“I used to take piano lessons on the fourth floor, too,” he recalled. “It was a place where, every Saturday, I found myself being attracted to [and] really immersed in black society.”
“The Masonic Temple, for as long as I can remember, even as a child, was the center of the [city’s] African-American business community, African-American culture, African-American society in general,” Bell said. “That building also represented a coming together of the entire community because a variety of professional services, such as black doctors, insurance companies, and lawyers were located there. [The Masonic Temple] has a lot of fond memories for me [and for] a lot of people who understood the value of the diversity that the building represented in its heyday.”
Place of Gathering
Birmingham’s historic Masonic Temple, built by the Most Worshipful Prince Hall Grand Lodge, F&AM of Alabama, began construction in 1922 and was opened in 1924. It became the central hub for Alabama’s Prince Hall Masons and grew to become much more.
“It provided a place of gathering. There were no restrictions. People of color could come in through the front door, and there would be no mandates placed on them. They could operate freely,” said Anderson. “Whenever other venues were not large enough, such as the Sixteenth Street Baptist Church or the A.G. Gaston Motel, [civil rights] strategy meetings were conducted here to accommodate the size of the audience. Voter registration efforts took place in the building, as well.”
The Booker T. Washington Library, now the Smithfield Library, existed in the Masonic Temple for about 30 years before moving.
“… I’ve come to realize that this building always has been more than just a place where masons come to meet,” said lodge Grand Master Corey D. Hawkins Sr. “It was actually a hub for the 4th Avenue District, a place where African-Americans could go and not have to worry about being forced to enter through the back door or sit in the balcony. If they sat there, it was by choice.”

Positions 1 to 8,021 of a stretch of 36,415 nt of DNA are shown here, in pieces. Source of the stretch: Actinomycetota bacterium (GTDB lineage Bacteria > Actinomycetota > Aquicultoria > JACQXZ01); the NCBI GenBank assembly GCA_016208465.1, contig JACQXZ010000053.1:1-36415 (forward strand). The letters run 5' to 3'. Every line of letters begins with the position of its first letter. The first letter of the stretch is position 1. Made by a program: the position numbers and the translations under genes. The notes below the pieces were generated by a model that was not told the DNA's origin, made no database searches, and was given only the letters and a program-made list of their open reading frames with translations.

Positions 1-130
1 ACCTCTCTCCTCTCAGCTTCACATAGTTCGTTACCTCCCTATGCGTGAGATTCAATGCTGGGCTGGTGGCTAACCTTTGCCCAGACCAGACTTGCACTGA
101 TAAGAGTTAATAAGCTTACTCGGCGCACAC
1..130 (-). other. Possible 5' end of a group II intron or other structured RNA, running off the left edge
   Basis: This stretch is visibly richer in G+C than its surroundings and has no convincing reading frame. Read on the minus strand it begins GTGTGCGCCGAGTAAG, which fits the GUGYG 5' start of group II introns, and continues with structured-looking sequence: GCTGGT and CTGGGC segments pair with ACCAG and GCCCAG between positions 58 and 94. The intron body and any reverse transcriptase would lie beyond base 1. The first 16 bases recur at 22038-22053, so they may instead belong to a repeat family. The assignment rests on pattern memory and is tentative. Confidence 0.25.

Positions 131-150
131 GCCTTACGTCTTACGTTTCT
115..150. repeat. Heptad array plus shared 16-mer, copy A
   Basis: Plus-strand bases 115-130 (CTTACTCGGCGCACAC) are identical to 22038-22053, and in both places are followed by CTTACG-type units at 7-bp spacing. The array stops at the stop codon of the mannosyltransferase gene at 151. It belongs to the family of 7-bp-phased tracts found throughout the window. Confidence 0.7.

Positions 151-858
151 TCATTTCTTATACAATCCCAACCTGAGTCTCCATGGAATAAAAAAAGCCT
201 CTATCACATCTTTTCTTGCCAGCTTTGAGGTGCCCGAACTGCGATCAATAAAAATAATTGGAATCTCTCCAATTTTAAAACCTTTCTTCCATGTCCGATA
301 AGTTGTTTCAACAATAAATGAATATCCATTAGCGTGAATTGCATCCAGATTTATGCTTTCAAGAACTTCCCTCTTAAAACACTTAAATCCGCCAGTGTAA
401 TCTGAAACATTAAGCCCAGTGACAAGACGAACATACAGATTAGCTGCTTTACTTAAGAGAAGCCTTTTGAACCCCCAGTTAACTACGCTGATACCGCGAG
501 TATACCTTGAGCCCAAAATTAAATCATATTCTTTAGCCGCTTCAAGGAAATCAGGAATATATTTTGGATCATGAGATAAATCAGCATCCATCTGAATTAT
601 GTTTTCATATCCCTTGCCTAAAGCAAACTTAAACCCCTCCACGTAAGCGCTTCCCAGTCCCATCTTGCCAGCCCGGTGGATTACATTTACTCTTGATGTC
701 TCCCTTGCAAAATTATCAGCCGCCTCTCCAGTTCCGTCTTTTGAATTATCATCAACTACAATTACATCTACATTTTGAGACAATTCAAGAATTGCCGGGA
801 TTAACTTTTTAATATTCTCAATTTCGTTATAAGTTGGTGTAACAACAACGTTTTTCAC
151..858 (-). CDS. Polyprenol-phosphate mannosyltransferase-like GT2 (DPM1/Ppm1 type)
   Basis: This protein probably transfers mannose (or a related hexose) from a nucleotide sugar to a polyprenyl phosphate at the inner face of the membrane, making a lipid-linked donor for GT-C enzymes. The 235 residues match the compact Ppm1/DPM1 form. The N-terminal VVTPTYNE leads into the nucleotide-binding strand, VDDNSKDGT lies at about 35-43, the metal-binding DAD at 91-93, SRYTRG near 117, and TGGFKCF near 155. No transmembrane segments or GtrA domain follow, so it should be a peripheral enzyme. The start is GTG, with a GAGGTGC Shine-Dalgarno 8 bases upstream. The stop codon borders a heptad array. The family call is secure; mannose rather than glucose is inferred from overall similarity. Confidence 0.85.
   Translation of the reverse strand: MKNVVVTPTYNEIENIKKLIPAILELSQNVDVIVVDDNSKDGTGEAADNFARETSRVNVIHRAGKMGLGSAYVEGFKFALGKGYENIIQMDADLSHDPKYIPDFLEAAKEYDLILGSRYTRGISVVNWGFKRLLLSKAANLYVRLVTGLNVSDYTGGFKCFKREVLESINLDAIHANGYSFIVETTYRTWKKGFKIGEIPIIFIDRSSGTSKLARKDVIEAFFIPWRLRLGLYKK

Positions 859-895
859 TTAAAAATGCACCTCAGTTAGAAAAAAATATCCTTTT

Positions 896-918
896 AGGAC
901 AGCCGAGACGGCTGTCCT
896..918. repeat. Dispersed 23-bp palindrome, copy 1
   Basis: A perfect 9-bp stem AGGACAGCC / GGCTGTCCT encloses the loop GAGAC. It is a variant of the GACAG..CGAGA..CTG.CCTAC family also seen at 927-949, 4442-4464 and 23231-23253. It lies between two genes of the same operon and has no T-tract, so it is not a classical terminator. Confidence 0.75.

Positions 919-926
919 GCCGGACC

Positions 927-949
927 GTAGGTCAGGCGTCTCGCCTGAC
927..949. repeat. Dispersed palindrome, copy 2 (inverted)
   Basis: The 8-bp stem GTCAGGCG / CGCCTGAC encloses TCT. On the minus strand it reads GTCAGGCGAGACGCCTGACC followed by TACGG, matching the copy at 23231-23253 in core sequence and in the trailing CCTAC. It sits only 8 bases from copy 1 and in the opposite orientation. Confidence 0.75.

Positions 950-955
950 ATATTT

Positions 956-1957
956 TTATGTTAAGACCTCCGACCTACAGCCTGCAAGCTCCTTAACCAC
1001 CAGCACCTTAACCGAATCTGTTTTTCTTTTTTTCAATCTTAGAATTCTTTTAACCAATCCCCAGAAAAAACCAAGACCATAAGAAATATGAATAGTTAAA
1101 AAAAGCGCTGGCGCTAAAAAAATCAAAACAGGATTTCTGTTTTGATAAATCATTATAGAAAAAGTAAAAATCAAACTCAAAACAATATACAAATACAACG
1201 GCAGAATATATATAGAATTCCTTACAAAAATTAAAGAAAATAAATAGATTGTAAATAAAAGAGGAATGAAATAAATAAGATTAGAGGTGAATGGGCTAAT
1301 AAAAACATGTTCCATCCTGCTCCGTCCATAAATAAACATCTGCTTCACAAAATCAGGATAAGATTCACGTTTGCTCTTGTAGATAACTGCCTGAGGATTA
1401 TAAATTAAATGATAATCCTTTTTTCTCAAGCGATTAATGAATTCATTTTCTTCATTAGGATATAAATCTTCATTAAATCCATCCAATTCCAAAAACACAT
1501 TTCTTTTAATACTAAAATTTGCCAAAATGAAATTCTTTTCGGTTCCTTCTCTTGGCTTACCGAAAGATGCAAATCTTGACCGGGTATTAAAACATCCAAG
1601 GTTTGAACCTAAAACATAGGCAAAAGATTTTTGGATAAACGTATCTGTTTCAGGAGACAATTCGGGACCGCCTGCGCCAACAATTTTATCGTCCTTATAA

Birmingham’s 4th Avenue Historic District stretches along three blocks of 4th Avenue North, from 15th to 18th Street, and is notable as a center for businesses that served blacks during the city’s long period of enforced segregation.
Clark said the Masonic Temple “represents the strength and faith that the lodge had in the city and [the ability to] support services for folks who couldn’t afford [them] or were turned away from white establishments. This was especially important during the Jim Crow times.”
The building also can be traced to the heyday of musical icons, said Clark, noting performances by Gillespie, Ellington, Erskine Hawkins, and others: “If you look back in [the musicians’] histories, this was a place to come. This [building] has deep ties to the music profession. It’s something the lodge would like to see carried forward with the legacy. … If we can continue this, … what the building has done and what the building continues to do lives on.”